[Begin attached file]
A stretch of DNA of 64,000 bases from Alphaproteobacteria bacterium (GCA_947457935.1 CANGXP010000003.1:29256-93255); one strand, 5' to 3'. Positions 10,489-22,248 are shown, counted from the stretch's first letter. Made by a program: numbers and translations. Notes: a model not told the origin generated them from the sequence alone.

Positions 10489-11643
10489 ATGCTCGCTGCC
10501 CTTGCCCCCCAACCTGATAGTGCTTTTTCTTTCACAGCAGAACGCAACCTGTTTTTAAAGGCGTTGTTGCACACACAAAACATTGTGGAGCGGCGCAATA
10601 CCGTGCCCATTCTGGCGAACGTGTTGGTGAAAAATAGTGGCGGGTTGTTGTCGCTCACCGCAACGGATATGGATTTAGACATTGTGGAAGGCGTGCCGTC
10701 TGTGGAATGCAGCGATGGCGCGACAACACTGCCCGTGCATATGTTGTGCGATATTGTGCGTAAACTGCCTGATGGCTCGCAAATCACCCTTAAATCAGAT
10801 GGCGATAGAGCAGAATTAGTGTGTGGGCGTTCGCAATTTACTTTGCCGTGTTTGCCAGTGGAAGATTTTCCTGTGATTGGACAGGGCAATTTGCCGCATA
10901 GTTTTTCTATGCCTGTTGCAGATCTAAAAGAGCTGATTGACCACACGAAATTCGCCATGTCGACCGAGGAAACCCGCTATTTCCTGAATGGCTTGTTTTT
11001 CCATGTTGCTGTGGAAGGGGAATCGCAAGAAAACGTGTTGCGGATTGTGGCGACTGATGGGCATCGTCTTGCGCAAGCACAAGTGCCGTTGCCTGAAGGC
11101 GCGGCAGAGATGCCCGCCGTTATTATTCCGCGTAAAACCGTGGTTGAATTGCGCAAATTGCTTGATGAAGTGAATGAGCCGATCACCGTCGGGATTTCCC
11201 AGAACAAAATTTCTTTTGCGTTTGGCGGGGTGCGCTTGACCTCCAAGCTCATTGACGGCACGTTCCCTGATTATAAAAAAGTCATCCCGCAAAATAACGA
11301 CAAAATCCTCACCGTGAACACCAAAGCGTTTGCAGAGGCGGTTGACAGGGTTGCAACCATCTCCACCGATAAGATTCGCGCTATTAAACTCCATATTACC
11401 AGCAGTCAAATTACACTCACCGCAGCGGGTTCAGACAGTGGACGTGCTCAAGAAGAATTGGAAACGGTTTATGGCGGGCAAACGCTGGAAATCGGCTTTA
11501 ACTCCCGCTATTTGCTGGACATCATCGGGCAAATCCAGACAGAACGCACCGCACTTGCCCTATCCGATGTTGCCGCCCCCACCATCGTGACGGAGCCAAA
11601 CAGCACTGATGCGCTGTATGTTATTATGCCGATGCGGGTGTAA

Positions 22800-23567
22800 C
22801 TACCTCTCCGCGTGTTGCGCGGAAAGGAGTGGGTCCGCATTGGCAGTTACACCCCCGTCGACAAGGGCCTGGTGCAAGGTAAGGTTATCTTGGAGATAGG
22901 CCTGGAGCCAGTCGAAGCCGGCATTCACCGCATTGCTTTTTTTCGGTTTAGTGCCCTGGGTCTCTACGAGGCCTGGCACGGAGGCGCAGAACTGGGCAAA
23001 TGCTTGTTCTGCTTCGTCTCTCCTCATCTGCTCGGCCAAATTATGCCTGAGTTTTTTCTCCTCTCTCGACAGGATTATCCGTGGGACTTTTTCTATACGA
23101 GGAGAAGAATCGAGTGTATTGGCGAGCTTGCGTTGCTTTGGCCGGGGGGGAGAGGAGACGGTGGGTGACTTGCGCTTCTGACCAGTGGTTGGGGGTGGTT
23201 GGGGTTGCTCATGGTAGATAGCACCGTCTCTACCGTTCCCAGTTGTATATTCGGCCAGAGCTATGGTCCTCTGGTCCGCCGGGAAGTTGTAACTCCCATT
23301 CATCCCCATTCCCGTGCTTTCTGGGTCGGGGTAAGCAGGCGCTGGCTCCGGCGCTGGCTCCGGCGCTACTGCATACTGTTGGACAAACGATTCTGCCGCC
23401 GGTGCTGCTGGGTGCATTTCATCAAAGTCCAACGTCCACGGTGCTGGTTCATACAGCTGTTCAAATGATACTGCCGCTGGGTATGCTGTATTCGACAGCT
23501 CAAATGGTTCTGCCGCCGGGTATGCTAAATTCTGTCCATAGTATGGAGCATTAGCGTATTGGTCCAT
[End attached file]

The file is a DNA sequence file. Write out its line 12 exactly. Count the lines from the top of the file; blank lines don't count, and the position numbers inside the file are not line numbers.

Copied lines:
11301 CAAAATCCTCACCGTGAACACCAAAGCGTTTGCAGAGGCGGTTGACAGGGTTGCAACCATCTCCACCGATAAGATTCGCGCTATTAAACTCCATATTACC